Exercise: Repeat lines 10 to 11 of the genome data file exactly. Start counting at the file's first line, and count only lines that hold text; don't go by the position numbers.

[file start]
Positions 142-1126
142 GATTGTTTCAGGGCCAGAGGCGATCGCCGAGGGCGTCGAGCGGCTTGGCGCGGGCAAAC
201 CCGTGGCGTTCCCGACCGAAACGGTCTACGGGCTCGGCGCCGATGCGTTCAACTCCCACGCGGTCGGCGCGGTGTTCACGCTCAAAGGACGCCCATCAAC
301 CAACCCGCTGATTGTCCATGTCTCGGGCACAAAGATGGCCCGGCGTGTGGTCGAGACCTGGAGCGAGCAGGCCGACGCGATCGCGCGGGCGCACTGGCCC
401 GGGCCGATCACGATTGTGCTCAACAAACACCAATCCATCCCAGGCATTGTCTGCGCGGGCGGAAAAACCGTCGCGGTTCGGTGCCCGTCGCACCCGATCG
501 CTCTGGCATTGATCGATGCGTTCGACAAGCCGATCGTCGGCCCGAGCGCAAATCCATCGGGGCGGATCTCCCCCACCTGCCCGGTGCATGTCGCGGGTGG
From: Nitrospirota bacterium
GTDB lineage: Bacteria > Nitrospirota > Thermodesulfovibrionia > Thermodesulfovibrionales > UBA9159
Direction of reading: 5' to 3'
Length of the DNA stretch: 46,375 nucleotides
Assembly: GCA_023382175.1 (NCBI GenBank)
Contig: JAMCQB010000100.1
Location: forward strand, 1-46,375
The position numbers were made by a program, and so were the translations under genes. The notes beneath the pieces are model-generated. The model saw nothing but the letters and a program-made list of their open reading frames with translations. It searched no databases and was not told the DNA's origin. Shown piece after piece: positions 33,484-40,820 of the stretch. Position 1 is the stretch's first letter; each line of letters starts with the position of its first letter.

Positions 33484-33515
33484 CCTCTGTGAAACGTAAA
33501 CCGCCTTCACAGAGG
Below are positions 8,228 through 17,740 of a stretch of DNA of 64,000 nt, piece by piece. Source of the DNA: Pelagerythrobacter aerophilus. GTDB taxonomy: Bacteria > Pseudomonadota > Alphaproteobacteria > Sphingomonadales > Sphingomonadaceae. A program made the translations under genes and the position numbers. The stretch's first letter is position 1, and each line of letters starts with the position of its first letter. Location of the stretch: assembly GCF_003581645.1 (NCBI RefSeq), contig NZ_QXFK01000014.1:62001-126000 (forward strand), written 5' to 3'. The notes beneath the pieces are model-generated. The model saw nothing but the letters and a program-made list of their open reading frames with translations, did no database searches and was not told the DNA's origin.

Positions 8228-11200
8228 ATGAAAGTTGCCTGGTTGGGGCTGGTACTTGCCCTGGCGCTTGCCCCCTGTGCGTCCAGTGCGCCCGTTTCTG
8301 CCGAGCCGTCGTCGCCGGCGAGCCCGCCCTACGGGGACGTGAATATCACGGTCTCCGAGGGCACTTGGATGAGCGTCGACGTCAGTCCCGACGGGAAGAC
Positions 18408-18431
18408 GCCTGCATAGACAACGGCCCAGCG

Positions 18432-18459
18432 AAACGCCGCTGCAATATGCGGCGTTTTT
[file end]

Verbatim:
Length of the DNA stretch: 46,375 nucleotides
Assembly: GCA_023382175.1 (NCBI GenBank)